How to Find Your Mac's IP Address
Matt Cone March 11, 2013 Tutorials Mac Network
Your Mac is assigned something called an IP address when it connects to a network. Other devices that are connected to the same network can use this unique identifier to transfer information to and from your Mac. If this sounds confusing, it might help to think of an IP address as your Mac’s home mailing address. Just like physical mail, which is routed to your home via a unique address, digital information is routed to your Mac using an IP address.
There may be certain situations when you’ll need to find your Mac’s IP address. Here’s how to find it:
From the Apple menu, select System Preferences.
Select Network. Your Mac’s network preferences appear, as shown below.
From the sidebar, select an active network interface.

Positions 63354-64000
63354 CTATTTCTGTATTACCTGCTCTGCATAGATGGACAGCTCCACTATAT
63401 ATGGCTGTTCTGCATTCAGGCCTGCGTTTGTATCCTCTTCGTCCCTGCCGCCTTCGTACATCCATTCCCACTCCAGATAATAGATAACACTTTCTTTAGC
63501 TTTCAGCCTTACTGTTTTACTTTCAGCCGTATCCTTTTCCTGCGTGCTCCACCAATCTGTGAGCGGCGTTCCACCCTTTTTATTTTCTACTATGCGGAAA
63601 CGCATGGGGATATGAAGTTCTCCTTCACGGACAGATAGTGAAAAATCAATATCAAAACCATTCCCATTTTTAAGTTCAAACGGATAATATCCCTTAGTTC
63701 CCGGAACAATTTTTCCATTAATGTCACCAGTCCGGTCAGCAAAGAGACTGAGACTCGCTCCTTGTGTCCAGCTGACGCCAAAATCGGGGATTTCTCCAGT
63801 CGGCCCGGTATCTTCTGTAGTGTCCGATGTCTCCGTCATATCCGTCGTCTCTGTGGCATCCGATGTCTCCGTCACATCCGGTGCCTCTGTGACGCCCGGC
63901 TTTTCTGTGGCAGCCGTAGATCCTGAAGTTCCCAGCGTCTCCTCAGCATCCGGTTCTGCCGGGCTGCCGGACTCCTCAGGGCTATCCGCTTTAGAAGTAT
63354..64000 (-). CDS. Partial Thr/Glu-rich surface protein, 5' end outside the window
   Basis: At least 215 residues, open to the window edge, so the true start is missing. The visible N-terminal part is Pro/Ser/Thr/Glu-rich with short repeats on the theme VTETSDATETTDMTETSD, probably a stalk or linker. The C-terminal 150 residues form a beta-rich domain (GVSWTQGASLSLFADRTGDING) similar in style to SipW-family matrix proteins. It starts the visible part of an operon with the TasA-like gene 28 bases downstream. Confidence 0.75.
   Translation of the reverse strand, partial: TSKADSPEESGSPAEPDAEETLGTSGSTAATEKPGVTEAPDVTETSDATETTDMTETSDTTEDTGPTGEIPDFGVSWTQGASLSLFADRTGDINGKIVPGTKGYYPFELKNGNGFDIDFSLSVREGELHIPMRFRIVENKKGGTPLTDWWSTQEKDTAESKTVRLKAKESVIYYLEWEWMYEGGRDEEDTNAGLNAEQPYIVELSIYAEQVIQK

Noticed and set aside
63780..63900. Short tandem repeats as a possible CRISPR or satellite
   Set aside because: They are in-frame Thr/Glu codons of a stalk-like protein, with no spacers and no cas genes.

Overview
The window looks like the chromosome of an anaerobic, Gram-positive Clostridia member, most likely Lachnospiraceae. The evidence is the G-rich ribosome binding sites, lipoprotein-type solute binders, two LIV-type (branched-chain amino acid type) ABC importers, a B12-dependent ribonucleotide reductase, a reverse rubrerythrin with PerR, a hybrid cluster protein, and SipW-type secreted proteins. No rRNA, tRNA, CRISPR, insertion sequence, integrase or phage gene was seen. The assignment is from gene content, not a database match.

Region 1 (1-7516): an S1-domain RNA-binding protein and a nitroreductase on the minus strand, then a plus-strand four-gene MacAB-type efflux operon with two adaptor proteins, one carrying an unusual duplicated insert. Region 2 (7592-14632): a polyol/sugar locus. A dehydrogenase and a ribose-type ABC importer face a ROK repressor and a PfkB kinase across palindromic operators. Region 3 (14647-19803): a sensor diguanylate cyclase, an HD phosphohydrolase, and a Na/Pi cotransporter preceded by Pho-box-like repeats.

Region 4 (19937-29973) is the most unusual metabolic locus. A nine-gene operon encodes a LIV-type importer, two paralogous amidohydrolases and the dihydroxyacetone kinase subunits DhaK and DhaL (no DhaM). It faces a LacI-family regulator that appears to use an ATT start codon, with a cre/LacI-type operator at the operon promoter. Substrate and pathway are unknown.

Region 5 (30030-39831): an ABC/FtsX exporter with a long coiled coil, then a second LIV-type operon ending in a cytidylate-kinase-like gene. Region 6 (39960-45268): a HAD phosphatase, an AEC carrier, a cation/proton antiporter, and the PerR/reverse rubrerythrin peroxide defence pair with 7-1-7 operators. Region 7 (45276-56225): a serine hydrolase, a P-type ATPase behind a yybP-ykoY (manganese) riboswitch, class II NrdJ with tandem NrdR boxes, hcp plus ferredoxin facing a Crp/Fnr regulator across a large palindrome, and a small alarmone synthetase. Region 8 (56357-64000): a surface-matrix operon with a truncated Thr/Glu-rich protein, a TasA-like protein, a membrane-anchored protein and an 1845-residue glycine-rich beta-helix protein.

- Your Mac’s current IP address for the selected network interface is displayed in the Status section of the window, as shown above.
Congratulations! You have successfully found your Mac’s IP address.
Determining What Kind of IP Address Your Mac is Assigned
There are two different types of IP addresses. Static IP addresses are permanent or semi-permanent addresses that can be accessed from virtually anywhere. These types of addresses are usually reserved for computers that need to be frequently accessed by other people. Most web servers, VPN servers, groupware servers, and network routing equipment like AirPort base stations have static IP addresses assigned.
Dynamic IP addresses are temporary addresses that are unique only to your internal network, which is commonly referred to as an intranet. These addresses commonly start with
10.0.1. Since these addresses are dynamically and randomly assigned by the router every time a device connects to a network, you can’t expect your Mac to have the same dynamic IP address every time you connect.
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